Plums in Sloe Gin — Where Summer Meets Autumn

My favour­ite place to walk is on the Dor­set coast, from the ruined vil­lage of Tyne­ham, through woods car­peted with wild gar­lic in the spring, down to the pebbly beach. The aban­doned cot­tages, empty since the gov­ern­ment com­mand­eered them in 1943, are still stand­ing, but only just. 

Walk­ing there yes­ter­day with the sun shin­ing and the sea a pier­cing blue, it felt like the height of sum­mer. But then I passed bushes clustered with huge, ripe, purple sloes, the fruit of autumn. It’s the time of year when sum­mer seeps away almost imper­cept­ibly. Plums may still be ripen­ing in the sun, but the nour­ish­ing recipes of autumn are start­ing to entice. 

The plum tree I planted last year and which pro­duced pre­cisely eight plums, has been show­ing off like a pre­co­cious baller­ina this year. But as all show-offs dis­cov­er, they get their come-uppance in the end. Sev­er­al of the wildly over­laden branches have snapped beneath the weight of the fruit, leav­ing behind a tree trunk and not much else.

Inspired by the beau­ti­ful purple sloes by the sea, I cooked my sum­mer plums in the autum­nal sloe gin that I made last year. It’s two sea­sons on a plate at once.

Plums Baked in Sloe Gin

Serves 4

800g plums, stones removed

100g vanilla sug­ar

100ml sloe gin — if you can’t find wild sloes in the hedgerow to make your own gin, it’s pos­sible to buy sloe gin online

Com­bine the fruit, sug­ar and sloe gin in an oven­proof dish. Cov­er with foil and bake at 180 degrees C for about 45 minutes. Remove from the oven and allow to cool.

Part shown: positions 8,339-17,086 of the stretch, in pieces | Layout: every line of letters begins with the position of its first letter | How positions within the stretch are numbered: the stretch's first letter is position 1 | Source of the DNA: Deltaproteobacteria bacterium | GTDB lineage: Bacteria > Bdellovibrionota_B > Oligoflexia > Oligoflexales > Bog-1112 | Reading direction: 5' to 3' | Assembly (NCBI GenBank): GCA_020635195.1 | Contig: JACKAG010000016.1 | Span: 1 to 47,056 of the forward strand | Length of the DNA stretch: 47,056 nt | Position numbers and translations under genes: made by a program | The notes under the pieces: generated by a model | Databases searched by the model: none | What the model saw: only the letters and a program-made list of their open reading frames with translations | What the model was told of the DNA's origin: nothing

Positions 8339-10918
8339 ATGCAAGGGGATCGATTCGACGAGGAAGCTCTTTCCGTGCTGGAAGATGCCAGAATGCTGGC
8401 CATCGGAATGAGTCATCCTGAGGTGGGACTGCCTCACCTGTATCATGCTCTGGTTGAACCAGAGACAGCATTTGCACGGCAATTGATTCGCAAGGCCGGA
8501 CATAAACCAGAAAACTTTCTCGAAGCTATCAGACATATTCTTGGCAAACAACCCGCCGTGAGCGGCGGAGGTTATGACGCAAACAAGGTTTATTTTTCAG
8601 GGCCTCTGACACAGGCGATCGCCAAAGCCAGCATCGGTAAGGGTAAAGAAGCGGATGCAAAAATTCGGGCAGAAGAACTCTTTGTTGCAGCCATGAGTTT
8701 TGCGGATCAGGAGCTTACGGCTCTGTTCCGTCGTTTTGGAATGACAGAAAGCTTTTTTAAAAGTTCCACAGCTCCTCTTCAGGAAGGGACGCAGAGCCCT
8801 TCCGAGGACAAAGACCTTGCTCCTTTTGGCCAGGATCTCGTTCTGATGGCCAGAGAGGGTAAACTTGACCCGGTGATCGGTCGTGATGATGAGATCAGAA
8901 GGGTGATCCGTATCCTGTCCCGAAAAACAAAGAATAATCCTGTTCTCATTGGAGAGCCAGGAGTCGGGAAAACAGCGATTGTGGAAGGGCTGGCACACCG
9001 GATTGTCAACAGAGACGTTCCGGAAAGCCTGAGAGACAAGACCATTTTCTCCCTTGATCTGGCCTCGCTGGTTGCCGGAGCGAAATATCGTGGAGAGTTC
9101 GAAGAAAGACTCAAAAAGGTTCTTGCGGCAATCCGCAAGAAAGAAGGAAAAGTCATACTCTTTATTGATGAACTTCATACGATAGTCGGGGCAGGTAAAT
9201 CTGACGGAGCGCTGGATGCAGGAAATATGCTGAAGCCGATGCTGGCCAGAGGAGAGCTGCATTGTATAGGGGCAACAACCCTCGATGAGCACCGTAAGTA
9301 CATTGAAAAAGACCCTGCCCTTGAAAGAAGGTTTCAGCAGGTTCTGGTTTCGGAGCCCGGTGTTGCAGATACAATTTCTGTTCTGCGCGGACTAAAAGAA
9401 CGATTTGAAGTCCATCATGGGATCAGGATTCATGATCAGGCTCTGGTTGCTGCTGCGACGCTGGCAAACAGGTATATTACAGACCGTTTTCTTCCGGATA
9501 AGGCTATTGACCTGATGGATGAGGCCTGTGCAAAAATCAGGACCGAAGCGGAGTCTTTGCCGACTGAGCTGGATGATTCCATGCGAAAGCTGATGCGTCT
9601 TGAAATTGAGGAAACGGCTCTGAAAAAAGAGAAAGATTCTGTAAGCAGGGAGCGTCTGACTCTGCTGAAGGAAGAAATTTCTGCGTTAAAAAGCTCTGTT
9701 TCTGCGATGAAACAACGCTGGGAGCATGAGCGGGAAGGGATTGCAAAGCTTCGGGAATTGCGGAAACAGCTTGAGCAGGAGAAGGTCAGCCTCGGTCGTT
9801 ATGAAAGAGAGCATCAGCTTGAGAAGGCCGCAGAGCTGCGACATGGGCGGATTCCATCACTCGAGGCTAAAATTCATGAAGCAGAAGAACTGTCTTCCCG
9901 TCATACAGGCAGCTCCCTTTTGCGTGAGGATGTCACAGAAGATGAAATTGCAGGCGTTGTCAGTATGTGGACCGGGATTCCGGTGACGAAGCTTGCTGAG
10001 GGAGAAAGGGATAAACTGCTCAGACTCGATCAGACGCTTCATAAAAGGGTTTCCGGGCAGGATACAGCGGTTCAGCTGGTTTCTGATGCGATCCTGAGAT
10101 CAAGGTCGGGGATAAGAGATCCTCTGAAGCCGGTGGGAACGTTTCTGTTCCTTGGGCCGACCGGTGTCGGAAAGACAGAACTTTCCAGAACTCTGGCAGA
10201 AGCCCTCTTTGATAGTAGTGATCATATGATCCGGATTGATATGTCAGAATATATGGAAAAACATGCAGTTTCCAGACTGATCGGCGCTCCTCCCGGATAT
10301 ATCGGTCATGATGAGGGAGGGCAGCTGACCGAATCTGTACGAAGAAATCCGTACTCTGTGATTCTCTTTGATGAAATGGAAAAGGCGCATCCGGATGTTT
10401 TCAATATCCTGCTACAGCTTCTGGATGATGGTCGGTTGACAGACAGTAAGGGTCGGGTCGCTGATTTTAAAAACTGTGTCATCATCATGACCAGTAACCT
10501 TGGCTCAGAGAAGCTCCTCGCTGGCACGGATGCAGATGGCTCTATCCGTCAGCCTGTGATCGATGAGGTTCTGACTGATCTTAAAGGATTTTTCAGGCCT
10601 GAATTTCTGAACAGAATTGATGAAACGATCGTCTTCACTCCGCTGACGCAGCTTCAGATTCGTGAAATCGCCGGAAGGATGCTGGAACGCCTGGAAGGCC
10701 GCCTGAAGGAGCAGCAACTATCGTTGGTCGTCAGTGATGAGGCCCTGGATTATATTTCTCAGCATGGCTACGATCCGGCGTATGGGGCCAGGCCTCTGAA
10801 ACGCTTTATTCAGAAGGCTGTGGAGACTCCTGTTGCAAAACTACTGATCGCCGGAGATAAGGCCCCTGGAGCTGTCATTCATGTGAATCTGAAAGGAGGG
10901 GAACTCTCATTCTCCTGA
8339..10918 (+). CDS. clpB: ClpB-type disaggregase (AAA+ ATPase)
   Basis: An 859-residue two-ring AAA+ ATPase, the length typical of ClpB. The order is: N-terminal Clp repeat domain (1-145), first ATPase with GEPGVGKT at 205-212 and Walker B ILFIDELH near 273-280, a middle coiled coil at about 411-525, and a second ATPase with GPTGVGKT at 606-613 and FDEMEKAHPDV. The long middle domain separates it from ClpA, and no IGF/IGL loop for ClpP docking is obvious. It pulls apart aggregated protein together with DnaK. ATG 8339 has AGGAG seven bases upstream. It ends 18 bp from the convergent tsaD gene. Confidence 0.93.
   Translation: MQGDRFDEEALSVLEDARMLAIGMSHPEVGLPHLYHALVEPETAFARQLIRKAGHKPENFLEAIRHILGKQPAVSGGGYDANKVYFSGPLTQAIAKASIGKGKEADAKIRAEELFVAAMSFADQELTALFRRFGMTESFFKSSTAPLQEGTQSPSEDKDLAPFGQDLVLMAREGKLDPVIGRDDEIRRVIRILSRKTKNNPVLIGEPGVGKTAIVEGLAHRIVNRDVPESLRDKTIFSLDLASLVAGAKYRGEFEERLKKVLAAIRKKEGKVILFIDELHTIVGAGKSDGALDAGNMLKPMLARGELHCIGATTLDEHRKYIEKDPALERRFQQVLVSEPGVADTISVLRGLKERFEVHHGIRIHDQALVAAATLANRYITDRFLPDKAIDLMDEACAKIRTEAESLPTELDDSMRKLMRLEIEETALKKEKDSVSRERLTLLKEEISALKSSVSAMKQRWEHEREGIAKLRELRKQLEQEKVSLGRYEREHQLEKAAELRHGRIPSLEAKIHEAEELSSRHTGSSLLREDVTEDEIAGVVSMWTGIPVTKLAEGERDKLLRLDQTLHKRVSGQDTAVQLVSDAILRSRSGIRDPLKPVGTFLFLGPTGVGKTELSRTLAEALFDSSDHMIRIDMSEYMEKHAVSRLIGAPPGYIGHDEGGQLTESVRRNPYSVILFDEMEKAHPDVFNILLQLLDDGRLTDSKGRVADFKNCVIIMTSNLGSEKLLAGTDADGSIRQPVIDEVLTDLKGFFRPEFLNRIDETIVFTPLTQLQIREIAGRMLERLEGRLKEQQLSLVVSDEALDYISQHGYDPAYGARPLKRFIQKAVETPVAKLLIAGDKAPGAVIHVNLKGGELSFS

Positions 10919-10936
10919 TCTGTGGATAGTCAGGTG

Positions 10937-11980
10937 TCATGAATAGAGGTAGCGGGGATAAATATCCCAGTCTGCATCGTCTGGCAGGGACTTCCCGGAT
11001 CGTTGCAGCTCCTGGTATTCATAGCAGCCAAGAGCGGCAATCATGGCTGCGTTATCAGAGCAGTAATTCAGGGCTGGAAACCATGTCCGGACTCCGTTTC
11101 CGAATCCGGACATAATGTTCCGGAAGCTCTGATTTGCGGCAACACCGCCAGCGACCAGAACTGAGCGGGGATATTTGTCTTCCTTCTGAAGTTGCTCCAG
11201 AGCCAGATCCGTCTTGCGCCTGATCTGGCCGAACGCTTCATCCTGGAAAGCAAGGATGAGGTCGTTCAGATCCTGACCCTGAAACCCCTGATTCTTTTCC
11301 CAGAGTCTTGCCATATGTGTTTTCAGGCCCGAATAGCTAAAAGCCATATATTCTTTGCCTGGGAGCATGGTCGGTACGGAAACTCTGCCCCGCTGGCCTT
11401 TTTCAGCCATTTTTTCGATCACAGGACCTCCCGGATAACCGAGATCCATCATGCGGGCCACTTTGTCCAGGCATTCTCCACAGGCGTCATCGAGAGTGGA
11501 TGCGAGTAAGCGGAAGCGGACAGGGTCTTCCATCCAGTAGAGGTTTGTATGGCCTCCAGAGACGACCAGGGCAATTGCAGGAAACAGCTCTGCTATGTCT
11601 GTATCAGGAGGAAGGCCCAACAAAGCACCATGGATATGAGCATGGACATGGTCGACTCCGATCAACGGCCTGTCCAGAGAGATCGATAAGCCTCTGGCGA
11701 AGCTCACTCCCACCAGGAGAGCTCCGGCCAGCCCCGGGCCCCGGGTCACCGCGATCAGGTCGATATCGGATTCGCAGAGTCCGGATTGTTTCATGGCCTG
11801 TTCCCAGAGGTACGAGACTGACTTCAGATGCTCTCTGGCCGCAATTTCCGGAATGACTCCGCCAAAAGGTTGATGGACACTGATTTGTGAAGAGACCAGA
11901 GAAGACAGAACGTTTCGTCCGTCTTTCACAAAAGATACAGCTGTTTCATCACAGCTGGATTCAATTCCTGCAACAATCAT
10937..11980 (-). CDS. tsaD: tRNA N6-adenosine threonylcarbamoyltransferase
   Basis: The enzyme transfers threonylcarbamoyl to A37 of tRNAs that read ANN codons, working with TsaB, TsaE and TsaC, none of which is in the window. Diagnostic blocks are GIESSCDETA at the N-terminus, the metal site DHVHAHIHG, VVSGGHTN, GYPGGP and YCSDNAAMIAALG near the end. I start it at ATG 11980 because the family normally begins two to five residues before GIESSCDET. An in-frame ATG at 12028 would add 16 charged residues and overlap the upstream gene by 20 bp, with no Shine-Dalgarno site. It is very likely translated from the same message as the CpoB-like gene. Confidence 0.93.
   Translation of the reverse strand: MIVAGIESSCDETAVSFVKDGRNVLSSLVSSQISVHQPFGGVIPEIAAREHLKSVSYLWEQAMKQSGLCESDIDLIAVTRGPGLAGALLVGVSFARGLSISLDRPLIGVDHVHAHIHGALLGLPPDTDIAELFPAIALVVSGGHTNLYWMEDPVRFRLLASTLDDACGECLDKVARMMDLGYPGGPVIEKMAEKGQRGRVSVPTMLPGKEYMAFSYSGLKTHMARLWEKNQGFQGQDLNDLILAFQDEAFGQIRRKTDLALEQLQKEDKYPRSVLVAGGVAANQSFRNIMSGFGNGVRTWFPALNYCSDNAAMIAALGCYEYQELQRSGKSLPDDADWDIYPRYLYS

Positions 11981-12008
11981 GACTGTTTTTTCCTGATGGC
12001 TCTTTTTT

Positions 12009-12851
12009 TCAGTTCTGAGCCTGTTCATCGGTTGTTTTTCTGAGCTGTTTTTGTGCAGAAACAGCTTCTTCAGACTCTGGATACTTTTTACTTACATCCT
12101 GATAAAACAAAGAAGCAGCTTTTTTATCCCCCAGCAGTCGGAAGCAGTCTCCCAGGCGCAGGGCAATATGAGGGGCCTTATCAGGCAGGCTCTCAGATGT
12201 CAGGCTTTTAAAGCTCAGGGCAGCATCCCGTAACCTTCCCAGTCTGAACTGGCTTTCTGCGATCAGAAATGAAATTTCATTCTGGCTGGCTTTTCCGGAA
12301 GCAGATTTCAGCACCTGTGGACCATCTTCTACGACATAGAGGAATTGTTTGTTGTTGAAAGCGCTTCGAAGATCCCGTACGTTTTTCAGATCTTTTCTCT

I ate baked plums for break­fast with nat­ur­al yoghurt and more for lunch on their own. I’ll prob­ably eat them for sup­per too. 

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The sixth sense and an extra dimension…

I was giv­en the per­fect going-home present last night, after sup­per with friends; two plump, mottled, ever so slightly mis­shapen and exquis­itely per­fumed quinces. They ful­filled everything you could wish for in a gift: taste, touch, scent and rar­ity, with a sprink­ling of eccent­ri­city.

My vis­it to Tate Mod­ern in Lon­don to see Ai Weiwei’s new Sun­flower Seeds exhib­it was any­thing but ful­filling. Now that we’ve been banned from walk­ing, ankle-deep, through the one hun­dred mil­lion hand-painted por­cel­ain sun­flower seeds, the work has been stripped of a dimen­sion. The snooti­er art crit­ics claim the work is the same wheth­er we walk through it or not. But that’s just wrong. Sun­flower Seeds was sup­posed to be a work to exper­i­ence not just with the eyes, but with our ears, our hands and our feet. Rop­ing it off with the kind of pro­sa­ic black bar­ri­er you would find at an air­port has stripped it of its demo­crat­ic power — and its glory too, for that mat­ter.

I stomped grump­ily away from Sun­flower Seeds to join the line for the new Gauguin exhib­i­tion. That was pos­sibly even worse as an artist­ic exper­i­ence. Duck­ing and dodging around the crowds, I saw more shoulders, elbows and necks than I saw paint­ings.